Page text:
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Re: bash tab variable expansion question?

From: Chet Ramey
Subject: Re: bash tab variable expansion question?
Date: Tue, 06 Sep 2011 21:11:16 -0400
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On 9/5/11 2:05 AM, Martin von Gagern wrote:
> On -10.01.-28163 20:59, Chet Ramey wrote:
>>> Bash-4.2 tries to leave what the
>>> user typed alone, but that leads to an inherently ambiguous situation:
>>> when do you quote the `$' in a filename (or, in this case, a directory
>>> name)?  It could be a shell variable, and it could be a character in
>>> the filename.
> I'm not sure I'd EVER want completion to escape a $. If I want a
> variable, I'll type $, either by itself or inside double quotation
> marks. If I want a $ included in a file name, then I'll type \$ or
> enclose it in single quotation marks. The above I'd do even for partial
> file names. So if bash sees an unquoted $, then I'd call it a variable,
> and no ambiguity involved.

You might, but `$' has the annoying habit of showing up far too often
in Windows filenames, or in shares mounted from Windows.

>> That is the problem, in a nutshell.  I posted a partial patch at the
>> end of March that applied a heuristic to avoid quoting variable
>> expansions in most cases, but there was no way to get the bash-4.1
>> behavior back.
> Can you explain these heuristics?

Sure.  Bash has to decide when to expand a variable name in the directory
name it's passed.  Those names, for simplicity's sake, always start with
`$', so if bash successfully completes a variable name, it removes `$'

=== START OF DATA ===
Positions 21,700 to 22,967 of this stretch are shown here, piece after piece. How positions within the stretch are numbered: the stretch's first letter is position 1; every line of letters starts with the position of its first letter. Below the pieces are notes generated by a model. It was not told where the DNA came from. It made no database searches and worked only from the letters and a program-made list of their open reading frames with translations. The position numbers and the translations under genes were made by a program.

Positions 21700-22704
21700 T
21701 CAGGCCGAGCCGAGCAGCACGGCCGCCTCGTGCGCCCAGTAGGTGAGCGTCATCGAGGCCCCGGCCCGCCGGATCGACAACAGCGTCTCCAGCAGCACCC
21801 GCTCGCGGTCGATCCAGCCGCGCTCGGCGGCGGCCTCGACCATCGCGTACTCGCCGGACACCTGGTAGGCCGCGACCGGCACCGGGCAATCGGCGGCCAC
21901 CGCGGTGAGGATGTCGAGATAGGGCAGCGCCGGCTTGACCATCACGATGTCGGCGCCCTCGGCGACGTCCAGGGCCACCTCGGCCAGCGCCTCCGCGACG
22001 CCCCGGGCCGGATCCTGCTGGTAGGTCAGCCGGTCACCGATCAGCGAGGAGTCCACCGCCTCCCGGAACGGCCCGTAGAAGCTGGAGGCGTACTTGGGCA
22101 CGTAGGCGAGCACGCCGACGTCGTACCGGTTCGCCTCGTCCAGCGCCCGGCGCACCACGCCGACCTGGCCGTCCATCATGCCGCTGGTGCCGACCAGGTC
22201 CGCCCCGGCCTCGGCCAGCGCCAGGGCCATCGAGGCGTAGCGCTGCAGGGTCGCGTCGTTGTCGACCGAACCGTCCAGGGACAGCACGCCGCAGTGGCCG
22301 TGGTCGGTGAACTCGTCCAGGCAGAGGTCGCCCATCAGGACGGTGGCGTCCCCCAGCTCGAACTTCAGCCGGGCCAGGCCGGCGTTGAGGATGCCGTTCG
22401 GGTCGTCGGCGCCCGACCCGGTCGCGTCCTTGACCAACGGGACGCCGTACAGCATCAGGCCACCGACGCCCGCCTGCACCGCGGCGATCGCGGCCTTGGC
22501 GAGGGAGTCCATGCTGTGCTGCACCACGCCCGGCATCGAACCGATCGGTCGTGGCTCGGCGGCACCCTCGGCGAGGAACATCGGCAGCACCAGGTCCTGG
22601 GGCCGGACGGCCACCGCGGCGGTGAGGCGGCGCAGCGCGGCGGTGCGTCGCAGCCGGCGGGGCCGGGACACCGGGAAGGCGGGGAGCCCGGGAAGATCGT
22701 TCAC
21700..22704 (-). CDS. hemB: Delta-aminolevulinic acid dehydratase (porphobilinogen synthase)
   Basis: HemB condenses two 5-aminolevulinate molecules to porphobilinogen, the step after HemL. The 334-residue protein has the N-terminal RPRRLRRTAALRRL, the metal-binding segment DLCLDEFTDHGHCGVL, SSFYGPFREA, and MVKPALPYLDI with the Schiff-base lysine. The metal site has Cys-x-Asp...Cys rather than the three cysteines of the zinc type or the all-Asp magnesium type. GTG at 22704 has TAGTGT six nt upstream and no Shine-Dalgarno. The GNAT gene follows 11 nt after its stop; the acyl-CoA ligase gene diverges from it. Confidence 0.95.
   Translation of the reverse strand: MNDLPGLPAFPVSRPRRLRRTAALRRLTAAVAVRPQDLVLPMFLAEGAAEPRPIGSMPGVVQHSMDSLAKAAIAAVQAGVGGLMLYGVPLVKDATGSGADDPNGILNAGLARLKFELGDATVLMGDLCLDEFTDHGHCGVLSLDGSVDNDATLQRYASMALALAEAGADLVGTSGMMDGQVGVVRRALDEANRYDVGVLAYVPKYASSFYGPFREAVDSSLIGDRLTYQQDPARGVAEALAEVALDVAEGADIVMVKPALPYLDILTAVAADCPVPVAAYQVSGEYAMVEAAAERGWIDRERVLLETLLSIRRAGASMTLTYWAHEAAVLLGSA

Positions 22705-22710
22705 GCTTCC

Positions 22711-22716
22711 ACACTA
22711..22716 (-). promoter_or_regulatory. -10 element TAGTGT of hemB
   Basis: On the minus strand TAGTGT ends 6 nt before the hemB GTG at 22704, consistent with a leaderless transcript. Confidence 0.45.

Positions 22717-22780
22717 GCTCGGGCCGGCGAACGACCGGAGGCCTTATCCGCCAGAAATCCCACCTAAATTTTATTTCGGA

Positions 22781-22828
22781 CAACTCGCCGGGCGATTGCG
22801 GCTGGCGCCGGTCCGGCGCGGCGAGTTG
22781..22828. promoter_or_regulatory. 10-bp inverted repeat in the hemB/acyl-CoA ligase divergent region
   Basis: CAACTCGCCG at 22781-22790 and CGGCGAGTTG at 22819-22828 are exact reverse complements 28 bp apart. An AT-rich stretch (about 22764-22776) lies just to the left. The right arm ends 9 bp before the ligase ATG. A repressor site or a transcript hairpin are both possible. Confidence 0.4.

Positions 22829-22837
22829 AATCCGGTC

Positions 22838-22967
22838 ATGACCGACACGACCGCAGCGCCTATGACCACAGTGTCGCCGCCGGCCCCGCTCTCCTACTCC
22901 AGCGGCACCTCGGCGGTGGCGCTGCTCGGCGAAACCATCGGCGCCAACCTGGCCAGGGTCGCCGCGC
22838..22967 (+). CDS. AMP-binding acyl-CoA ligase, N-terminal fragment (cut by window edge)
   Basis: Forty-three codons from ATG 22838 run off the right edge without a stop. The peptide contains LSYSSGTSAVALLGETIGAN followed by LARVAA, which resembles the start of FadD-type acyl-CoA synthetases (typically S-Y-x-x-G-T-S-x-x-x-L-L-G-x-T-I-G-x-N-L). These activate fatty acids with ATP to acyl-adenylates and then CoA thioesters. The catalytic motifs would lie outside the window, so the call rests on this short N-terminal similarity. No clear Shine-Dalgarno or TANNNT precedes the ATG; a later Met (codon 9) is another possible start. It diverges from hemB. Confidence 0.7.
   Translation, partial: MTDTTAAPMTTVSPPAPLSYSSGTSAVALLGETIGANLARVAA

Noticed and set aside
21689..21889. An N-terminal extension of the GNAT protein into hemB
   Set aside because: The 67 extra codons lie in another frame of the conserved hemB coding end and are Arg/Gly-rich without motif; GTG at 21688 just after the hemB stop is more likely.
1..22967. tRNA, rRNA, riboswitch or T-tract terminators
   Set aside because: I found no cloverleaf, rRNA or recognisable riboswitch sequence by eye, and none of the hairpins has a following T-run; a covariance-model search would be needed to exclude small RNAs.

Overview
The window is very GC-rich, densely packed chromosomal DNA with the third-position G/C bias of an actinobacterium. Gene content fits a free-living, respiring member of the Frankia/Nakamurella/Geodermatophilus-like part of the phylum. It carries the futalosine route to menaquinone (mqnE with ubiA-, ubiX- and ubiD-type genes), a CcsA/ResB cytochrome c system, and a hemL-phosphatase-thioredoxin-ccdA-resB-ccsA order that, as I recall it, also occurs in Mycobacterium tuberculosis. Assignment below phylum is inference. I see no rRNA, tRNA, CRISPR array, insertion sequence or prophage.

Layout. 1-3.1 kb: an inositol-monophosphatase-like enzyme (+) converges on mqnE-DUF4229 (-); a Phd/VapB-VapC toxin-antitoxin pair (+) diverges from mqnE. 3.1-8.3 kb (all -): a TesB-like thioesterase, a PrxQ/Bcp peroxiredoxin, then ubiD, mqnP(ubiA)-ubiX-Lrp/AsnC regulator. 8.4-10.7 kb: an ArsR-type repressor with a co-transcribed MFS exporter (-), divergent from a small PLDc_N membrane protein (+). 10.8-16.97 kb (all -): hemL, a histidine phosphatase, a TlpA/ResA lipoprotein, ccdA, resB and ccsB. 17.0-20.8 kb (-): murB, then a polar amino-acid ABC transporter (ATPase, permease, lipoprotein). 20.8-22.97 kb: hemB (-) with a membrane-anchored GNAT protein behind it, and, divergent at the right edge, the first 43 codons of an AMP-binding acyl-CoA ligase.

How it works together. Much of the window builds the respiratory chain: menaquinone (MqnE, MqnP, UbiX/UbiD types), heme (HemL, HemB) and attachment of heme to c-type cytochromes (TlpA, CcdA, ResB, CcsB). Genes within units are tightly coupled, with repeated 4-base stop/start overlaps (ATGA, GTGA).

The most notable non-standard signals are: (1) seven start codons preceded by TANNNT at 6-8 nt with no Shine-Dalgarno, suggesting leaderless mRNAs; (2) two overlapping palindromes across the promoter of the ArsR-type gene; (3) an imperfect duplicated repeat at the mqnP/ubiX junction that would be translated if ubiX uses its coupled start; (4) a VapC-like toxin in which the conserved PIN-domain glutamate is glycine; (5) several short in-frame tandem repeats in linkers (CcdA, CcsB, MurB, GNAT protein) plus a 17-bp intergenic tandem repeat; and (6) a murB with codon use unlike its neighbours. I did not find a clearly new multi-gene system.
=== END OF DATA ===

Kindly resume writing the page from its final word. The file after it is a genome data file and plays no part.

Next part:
from the list of characters that will cause the filename to be quoted.
Similarly for ${...} and $(...), which cause `{' and `}' or `(' and `)'
to be removed also, respectively.  This prevents the unwanted quoting of
`$', but is imperfect because it doesn't really handle the case where
other characters in the filename need to be quoted.  The `$' will end
up being quoted if, for instance, the filename to be completed in $HOME
contains spaces.

This is at about line 160 of the diff I posted.

> The heuristics apparently don't work well with programmatic completion.

If the compspec is the one posted earlier, the options defeat the

> With _longopt <http://tinyurl.com/3va3hyz > from the debian bashcomp
> project set up for ls, I get "\$HOME/.bash" as the completion for
> "$HOME/.bash". And I get no completion at all for "ls $HOM", probably
> because there is no dir of that name.
> Can we do the following for programmatic completion?
> 1. If the insertion point is at a variable reference, and the
>    referenced variable does not exist, then complete variable name
>    without delegating to programmatic completion

The `-o bashdefault' option mostly handles this case.  However, whether
or not to perform programmable completion depends on the command, not
the word to be completed.

> 2. Otherwise, store the original String for each word
> 3. Perform variable expansion for each word
> 4. Perform completion on the expanded words
> 5. In the completed words, search for the expanded but uncomleted
>    strings from 3. and replace them with the unexpanded forms from 2.

This is a reasonable approach for a progcomp to take.  It's not usually
that complicated -- you really only have one word you're trying to
complete, which may expand to multiple completions.

The other problem is what I explained in my message to Clark Wang: there
is no way for a compspec to tell readline to not quote the completion as
a filename, and no way to selectively tell readline which matches are and
which are not filenames.

- -- 
``The lyf so short, the craft so long to lerne.'' - Chaucer
                 ``Ars longa, vita brevis'' - Hippocrates
Chet Ramey, ITS, CWRU    address@hidden    http://cnswww.cns.cwru.edu/~chet/
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